Star Trek II: The Wrath of Khan is a movie about consequences.
Heroes usually have the luxury of avoiding consequences, as they go from episode to episode always succeeding. Star Trek II is quite explicitly about how Kirk has avoided consequences for his entire life, starting with him beating the Kobayashi Maru scenario at Starfleet Academy.
David: Lieutenant Saavik was right: You never have faced death.
Kirk: No, not like this. I haven’t faced death. I’ve cheated death. I’ve tricked my way out of death and – patted myself on the back for my ingenuity.
In Star Trek II the consequences all come at once, whether it is a long-forgotten enemy or a son.
And in the end, the ultimate consequence, the death of Spock.
Which, in usual Heroic fashion, turns out to be reversible in Star Trek III: The Search for Spock.
James T. Kirk: [Looking up from the planet surface to see the remains of the Enterprise burning in the atmosphere] My God, Bones, what have I done?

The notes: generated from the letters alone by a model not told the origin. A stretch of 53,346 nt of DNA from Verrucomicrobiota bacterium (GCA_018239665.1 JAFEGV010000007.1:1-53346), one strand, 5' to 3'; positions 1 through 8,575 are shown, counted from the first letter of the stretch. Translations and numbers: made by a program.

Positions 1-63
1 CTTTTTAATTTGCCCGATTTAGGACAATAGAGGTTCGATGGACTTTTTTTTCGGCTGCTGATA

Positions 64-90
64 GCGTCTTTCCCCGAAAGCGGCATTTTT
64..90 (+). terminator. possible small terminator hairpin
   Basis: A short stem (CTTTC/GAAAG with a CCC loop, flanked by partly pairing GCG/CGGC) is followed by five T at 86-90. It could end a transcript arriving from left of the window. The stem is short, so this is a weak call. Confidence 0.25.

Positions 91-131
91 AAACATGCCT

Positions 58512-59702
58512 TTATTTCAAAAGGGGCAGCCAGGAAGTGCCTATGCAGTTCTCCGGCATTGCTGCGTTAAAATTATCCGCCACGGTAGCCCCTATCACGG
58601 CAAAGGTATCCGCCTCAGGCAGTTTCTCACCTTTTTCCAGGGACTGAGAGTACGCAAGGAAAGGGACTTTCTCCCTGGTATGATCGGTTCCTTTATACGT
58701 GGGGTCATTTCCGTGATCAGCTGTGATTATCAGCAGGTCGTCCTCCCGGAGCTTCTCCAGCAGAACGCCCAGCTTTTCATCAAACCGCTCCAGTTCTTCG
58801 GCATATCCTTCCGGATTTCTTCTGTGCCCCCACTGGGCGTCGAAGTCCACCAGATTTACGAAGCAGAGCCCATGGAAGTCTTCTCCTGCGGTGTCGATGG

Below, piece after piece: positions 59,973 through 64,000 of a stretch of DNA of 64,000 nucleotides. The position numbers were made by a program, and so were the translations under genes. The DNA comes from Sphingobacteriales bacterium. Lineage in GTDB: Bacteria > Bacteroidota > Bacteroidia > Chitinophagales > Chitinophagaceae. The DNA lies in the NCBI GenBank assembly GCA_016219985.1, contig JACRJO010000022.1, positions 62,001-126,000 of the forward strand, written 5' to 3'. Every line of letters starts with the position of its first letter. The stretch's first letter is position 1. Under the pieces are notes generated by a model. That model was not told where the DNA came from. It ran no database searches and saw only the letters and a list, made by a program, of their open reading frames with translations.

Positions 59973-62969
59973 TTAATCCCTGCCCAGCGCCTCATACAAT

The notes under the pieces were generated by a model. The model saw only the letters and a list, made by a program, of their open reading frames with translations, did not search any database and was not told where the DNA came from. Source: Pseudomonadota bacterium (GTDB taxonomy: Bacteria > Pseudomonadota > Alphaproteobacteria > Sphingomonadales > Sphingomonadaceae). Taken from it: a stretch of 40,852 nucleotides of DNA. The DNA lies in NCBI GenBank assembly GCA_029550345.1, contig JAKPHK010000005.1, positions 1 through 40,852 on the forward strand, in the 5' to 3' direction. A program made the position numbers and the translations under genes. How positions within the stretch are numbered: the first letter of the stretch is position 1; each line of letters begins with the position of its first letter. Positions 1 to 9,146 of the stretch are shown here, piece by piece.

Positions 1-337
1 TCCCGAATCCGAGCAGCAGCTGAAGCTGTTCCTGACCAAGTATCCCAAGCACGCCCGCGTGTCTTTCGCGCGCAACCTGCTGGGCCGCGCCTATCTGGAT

Leonard McCoy: What you had to do, what you always do. Turned death into a fighting chance to live.
And Star Trek II and Star Trek III are about the dialogue between the needs of the many and the needs of the few, or the one.
Sarek: But at what cost? Your ship. Your son.
James T. Kirk: If I hadn’t tried, the cost would have been my soul.
Infinity War Part 1 is definitely also about consequences, as I have written in Infinity War Part 1 – a universe out of balance. Presumably Infinity War Part 2 will be about the search to undo what has been done in Part 1.
I have to say that Star Trek II & III are rather more elegantly and clearly about these philosophical questions and about the consequences of a lifetime of heroic actions, but these ideas nevertheless are in Infinity War and (presumably) will emerge in Part 2 as well.